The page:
China's CPI picks up amid rising inflation fears

10:12, January 21, 2010      

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China's consumer price index (CPI), a main gauge of inflation, rose 1.9 percent year on year in December last year, the National Bureau of Statistics (NBS) announced Thursday.

The figure rose sharply from the 0.6 percent rise in November when the index ended nine months of decline, it said.

The producer price index (PPI), a major measure of inflation at the wholesale level, rose 1.7 percent in December from a year earlier, the first monthly rise since December 2008.

The full year figure was down 5.4 percent.

"The rise of CPI had proved that we had successfully get rid the risk of deflation which was a great concern last year," said Ma Jiantang, director of NBS at the press conference.

Positive CPI was due to increasing domestic demand as the economy had gradually recovered, said Xiong Peng, an analyst with the Bank of Communications.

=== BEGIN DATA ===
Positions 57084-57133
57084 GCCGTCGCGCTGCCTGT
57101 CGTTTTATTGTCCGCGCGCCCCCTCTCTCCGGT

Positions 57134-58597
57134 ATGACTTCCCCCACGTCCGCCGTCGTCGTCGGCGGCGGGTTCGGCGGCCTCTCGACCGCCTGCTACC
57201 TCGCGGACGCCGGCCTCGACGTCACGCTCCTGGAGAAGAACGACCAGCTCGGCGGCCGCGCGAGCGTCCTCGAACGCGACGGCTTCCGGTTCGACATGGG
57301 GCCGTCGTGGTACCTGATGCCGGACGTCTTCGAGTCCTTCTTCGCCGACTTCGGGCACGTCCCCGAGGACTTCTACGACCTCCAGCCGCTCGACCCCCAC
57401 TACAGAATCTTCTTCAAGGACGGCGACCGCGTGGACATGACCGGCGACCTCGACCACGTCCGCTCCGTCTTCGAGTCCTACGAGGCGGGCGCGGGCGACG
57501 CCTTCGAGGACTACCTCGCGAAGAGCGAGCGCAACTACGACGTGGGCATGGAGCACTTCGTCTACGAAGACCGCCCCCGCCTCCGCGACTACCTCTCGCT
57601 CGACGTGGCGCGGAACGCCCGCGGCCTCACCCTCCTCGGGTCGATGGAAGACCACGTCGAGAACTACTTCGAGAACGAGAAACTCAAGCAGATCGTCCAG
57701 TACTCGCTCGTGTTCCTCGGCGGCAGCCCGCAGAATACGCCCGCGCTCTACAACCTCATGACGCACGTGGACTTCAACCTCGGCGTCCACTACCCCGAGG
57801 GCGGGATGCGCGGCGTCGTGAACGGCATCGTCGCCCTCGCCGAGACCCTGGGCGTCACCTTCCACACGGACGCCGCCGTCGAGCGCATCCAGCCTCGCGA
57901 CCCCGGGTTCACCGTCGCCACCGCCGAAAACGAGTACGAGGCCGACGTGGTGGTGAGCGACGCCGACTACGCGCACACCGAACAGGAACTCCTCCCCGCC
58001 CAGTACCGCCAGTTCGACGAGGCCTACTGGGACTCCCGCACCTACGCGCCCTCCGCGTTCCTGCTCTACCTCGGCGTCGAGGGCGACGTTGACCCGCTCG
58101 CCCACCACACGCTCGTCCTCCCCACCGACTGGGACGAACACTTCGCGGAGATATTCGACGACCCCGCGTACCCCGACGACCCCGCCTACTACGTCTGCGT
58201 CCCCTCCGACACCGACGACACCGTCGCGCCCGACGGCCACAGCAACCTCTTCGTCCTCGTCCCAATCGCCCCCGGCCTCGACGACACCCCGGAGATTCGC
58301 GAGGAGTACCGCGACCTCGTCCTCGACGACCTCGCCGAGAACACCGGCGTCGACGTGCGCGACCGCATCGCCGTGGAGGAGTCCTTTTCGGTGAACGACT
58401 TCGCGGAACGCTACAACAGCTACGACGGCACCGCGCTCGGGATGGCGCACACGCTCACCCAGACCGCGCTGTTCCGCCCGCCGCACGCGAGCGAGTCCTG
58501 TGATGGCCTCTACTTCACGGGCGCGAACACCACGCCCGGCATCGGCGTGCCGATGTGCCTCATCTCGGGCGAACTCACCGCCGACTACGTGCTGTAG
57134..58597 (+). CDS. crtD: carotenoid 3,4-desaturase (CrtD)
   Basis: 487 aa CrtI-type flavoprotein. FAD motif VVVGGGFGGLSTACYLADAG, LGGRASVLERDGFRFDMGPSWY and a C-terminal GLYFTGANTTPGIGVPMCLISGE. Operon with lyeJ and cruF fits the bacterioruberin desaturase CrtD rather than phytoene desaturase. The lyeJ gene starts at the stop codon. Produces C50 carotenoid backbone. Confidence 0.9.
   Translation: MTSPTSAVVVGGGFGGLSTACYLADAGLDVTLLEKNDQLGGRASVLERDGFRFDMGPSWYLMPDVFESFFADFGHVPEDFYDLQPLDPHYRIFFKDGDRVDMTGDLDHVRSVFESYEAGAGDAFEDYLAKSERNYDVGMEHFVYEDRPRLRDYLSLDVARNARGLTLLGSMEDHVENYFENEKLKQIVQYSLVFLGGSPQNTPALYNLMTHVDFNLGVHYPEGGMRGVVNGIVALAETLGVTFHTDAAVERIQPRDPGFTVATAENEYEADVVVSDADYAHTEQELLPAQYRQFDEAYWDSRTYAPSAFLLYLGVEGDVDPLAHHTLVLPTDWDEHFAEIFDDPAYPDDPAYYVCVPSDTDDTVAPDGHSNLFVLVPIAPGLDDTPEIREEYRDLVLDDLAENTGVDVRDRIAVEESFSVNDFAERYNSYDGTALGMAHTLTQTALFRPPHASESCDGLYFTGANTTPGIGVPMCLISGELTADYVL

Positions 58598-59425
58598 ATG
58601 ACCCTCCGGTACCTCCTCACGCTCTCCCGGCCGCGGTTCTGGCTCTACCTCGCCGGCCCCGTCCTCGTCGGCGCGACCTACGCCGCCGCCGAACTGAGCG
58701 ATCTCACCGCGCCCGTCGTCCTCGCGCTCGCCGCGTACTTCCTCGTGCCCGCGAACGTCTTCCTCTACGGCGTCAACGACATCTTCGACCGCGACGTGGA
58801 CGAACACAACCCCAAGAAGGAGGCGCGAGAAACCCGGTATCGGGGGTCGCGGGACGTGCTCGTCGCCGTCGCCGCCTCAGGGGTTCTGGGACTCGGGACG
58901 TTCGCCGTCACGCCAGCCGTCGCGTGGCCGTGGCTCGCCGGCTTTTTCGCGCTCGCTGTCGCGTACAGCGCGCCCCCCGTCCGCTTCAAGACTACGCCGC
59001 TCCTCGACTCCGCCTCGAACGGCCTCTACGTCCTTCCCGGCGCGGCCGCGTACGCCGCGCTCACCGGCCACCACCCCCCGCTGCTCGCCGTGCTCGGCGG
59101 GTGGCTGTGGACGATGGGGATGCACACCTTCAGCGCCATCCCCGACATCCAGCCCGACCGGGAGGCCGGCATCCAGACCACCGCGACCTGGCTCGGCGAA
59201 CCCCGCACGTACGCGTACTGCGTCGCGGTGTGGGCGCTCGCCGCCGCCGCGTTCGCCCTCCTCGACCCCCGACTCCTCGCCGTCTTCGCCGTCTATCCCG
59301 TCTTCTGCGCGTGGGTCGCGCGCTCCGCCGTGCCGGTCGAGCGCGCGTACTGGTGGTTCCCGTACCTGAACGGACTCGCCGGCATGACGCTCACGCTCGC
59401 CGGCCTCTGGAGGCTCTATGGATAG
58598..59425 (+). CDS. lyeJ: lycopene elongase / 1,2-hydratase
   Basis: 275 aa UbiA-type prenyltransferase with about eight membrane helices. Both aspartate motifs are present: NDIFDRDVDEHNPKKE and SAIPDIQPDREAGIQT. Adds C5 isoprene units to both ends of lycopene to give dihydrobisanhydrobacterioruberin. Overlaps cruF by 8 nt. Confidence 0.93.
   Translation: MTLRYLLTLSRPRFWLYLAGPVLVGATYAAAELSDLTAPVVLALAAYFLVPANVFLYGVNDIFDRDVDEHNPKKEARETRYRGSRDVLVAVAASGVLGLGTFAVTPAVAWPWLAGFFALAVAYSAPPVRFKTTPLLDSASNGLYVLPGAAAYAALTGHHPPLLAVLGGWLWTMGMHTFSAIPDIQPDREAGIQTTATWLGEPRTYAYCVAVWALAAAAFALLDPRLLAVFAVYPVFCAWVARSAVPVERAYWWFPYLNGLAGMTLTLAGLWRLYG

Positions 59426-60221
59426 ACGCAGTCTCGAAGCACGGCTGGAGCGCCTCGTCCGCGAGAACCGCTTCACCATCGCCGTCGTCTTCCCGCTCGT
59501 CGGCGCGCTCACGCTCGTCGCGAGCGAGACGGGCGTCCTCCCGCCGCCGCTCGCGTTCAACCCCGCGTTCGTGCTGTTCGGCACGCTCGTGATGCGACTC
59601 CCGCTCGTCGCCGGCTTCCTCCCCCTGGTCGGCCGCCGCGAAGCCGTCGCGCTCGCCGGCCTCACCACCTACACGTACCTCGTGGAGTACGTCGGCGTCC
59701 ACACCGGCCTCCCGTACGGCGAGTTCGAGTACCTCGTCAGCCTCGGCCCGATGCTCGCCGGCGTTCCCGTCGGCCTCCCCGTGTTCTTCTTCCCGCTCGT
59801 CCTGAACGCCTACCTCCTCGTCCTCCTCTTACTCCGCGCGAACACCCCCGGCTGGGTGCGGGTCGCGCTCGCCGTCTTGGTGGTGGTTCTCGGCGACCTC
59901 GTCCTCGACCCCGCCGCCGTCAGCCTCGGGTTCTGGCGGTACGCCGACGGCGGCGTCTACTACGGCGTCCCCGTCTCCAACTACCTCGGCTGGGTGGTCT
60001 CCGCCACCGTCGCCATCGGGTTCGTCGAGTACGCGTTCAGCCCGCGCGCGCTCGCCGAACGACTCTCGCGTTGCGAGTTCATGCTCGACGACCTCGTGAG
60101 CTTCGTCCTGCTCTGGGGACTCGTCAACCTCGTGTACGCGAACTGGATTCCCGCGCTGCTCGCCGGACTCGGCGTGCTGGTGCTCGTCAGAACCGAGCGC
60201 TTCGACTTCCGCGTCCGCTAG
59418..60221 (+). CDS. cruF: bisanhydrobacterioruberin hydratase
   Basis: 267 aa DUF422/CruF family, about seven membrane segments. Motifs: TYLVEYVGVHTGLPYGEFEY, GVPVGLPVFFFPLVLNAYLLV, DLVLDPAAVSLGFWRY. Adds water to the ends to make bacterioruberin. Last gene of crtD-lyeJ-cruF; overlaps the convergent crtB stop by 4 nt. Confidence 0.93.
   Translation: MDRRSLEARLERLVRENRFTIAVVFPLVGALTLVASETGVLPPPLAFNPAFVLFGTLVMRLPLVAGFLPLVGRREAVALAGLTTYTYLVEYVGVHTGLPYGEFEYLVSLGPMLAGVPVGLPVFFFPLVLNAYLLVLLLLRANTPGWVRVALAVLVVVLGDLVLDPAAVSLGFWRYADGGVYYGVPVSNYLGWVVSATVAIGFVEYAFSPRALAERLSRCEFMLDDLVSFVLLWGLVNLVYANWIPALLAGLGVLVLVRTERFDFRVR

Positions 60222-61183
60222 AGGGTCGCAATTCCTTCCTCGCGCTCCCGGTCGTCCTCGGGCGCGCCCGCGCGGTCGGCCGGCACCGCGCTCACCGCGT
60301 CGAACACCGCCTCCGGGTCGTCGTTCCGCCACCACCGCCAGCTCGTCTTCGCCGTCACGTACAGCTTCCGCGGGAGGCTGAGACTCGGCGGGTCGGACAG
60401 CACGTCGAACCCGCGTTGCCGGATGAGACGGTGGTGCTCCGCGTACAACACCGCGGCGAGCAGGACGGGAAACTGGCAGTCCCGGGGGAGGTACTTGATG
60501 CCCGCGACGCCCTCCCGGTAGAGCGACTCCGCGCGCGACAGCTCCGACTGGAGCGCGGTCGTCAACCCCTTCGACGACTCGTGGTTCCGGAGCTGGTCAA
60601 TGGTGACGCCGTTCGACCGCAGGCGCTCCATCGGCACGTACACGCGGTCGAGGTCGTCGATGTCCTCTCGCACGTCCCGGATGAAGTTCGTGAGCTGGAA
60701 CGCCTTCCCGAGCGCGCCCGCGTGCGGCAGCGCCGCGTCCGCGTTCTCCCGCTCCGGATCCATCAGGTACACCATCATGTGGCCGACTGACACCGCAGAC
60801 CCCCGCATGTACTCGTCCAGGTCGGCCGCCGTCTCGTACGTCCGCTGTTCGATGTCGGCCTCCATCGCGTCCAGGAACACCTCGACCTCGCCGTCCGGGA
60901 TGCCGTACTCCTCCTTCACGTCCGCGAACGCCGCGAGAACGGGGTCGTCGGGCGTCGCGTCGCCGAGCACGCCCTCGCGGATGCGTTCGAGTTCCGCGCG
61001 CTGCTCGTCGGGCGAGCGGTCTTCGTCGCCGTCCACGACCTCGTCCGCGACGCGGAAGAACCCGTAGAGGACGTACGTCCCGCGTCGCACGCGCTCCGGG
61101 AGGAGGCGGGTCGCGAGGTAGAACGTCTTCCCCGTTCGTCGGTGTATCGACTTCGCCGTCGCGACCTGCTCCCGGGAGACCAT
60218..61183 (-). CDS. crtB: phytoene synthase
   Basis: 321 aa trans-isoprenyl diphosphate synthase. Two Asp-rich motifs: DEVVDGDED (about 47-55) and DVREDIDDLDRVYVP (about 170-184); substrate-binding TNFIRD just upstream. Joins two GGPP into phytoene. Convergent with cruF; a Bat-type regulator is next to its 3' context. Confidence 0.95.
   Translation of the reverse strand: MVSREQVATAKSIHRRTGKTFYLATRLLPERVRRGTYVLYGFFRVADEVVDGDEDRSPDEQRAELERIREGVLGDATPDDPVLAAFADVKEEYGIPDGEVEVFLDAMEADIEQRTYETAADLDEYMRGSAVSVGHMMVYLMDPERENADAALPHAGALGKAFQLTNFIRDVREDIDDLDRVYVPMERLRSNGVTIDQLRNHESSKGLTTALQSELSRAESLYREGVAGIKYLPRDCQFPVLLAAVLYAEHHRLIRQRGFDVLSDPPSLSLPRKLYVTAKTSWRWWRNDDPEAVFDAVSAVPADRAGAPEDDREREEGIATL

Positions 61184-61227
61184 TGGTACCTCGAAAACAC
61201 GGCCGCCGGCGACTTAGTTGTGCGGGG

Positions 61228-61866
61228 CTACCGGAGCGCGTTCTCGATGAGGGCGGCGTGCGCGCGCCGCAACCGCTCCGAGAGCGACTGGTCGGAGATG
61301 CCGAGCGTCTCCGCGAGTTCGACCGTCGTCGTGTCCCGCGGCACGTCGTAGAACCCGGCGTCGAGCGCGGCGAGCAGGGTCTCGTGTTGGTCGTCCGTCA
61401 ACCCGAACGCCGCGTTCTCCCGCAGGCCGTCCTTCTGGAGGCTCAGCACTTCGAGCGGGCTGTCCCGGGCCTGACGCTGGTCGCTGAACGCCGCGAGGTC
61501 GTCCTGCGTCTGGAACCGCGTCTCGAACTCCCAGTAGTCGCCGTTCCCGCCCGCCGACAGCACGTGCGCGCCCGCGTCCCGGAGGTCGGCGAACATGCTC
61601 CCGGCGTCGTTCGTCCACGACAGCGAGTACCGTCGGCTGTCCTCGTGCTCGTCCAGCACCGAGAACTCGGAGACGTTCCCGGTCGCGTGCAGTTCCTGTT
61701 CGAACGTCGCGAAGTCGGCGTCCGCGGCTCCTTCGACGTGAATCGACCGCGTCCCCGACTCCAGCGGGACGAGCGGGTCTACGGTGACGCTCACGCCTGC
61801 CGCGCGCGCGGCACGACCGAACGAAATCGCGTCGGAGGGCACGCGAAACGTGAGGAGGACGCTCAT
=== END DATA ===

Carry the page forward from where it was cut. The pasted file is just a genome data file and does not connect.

The freezing weather since November also helped push up food prices, and its impact on CPI was expected to continue till March, he said.

In December, food prices, which accounted for about a third of the CPI, rose 5.3 percent and housing expenditures increased 1.5 percent.

"So long as the government macro economic policies are well implemented, we' believe China's grain prices will keep moderate rise in 2010 given the fact of six consecutive years of good harvests and overall supply and demand situation," Ma said.

Ma noted the upward data also reminded that close attention should be paid to price changes.

"We should stick to the economic policy and better coordinate relationship between maintaining economic growth, adjusting economic structure and handling inflation expectations to prevent fast price rises," he said.

The government should take preemptive measures to tackle the rising inflation concerns as the easy monetary policy adopted around the world was going to impact the real economy, he said.

To check the breakneck bank credit growth and looming inflation , China's central bank raised the one-year bill yields and asked commercial lenders to keep more money in reserves. That fueled more expectations for interest rise.

Xiong predicted the interest rise would not realize until the second quarter. But the central bank would adjust the reserve requirement ratio more frequently in the first quarter to keep balanced monetary expansion.

He expected the full year inflation would climb three to four percent in 2010, from a decrease of 0.7 percent in 2009.

Source: Xinhua

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